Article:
Michigan Appeals Court Dismisses All But One Firefighter From Personal Injury Suit

The Court of Appeals of Michigan handed down a ruling last week that dismissed a fire department and several firefighter defendants from a personal injury suit, but left one firefighter now to face a jury.

The plaintiff in the suit, John Cheek, owned a Subway sandwich franchise. On February 8, 2007, he allowed members of the Clinton Township Fire Department to use an outside water spigot as part of a training exercise being conducted nearby. The water was needed as part of a breaching and breaking drill.

Cheek alleged the firefighters carelessly left the water running,  which in February in Michigan can only result in one thing. Several hours afterwards, as Cheek was taking out the garbage he slipped on a sheet of ice, resulting in serious injuries including a broken hip.

Cheek sued the fire department, Fire Chief Michael Phy, and Firefighter Timothy Duncan, who was in charge of the drill. The suit alleged Duncan was grossly negligent in allowing the area to become iced over. Cheek later sought to add the chief of training and a battalion commander to the suit, alleging they were negligent in their supervision of Duncan. However, the trial court refused to allow either party to be added, finding that any negligence on their part would be subject to governmental immunity. The trial court also dismissed the department and the fire chief from the suit based on immunity.

On appeal, the Michigan Court of Appeals affirmed the trial court rulings. Here is the actual decision. Download Cheek

That leaves Duncan to face the allegations himself. Why? In Michigan as in most states, there is no protection immunity for gross negligence. Only claims of negligence are entitled to immunity.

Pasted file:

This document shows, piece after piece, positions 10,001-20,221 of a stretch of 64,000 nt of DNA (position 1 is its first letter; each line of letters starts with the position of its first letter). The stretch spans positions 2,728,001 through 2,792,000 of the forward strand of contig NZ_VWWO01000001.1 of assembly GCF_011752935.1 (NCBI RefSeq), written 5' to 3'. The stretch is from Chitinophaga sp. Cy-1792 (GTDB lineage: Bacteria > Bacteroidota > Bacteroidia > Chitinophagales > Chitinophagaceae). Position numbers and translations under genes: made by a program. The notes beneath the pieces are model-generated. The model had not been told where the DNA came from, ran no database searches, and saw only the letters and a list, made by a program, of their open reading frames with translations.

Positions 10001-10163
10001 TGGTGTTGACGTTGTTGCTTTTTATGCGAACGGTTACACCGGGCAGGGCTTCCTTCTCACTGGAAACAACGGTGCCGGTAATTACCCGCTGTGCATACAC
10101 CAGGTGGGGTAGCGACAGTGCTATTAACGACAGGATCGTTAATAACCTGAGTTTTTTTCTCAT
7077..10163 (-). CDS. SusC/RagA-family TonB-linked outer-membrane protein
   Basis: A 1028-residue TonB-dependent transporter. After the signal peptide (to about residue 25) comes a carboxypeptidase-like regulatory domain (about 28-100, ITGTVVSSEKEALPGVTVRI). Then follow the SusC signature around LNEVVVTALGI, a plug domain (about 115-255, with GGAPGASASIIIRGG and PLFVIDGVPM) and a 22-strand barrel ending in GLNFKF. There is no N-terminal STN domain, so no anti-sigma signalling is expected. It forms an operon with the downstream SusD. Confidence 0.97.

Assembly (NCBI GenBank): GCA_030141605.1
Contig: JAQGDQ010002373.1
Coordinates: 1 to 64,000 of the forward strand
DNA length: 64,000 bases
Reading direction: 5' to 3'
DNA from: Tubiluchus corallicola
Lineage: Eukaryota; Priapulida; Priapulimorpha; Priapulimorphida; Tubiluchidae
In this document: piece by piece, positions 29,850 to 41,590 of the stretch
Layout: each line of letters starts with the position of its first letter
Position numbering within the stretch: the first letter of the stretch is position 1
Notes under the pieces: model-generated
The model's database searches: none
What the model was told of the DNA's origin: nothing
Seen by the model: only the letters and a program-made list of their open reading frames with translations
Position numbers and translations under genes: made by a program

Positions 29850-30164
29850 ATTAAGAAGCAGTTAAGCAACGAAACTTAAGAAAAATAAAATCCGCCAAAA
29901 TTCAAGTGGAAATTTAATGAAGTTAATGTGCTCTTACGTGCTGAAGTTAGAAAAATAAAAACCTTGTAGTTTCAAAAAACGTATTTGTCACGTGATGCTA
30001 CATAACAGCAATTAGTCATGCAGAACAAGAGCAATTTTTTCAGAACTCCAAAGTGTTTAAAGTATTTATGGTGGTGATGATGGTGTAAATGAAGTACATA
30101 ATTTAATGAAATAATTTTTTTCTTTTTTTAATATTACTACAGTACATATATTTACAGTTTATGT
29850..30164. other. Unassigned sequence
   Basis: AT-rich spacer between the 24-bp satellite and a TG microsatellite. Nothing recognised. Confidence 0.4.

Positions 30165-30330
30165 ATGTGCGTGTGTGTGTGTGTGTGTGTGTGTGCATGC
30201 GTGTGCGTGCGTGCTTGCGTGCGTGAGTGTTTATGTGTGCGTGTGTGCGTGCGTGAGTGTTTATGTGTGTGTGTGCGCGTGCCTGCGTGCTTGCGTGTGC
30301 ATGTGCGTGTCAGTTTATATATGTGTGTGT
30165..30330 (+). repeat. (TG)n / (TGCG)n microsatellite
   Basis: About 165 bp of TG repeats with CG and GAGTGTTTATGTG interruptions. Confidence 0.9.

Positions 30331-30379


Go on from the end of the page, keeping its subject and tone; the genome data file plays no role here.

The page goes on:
There are some factual questions that may give Duncan the advantage at trial, including the fact that the spigot was defective (leaked), and Cheek's own negligence may have played a role is his fall.


About Curt Varone

Curt Varone has over 45 years of fire service experience and 35 as a practicing attorney licensed in both Rhode Island and Maine. His background includes 29 years as a career firefighter in Providence (retiring as a Deputy Assistant Chief), as well as volunteer and paid on call experience. He is the author of two books: Legal Considerations for Fire and Emergency Services, (2006, 2nd ed. 2011, 3rd ed. 2014, 4th ed. 2022) and Fire Officer's Legal Handbook (2007), and is a contributing editor for Firehouse Magazine writing the Fire Law column.

Check Also

Rochester Firefighter Claims Domestic Violence and Gender Discrimination

A Rochester firefighter who claims to have been the victim of domestic violence and sexual harassment at work, has filed suit against the City of Rochester. The firefighter, identified as Jane Doe, claims that the city failed to protect her from domestic violence as required by state law and city policy, and that she was sexually harassed by coworkers at work.

Kentucky Court Concludes Board Member Testifying and Voting Violates Due Process

A Kentucky court has concluded that a fire district board member who served as an adverse witness against an accused firefighter in a disciplinary proceeding, violated the firefighter’s due process by participating in deliberations and the adjudication decision.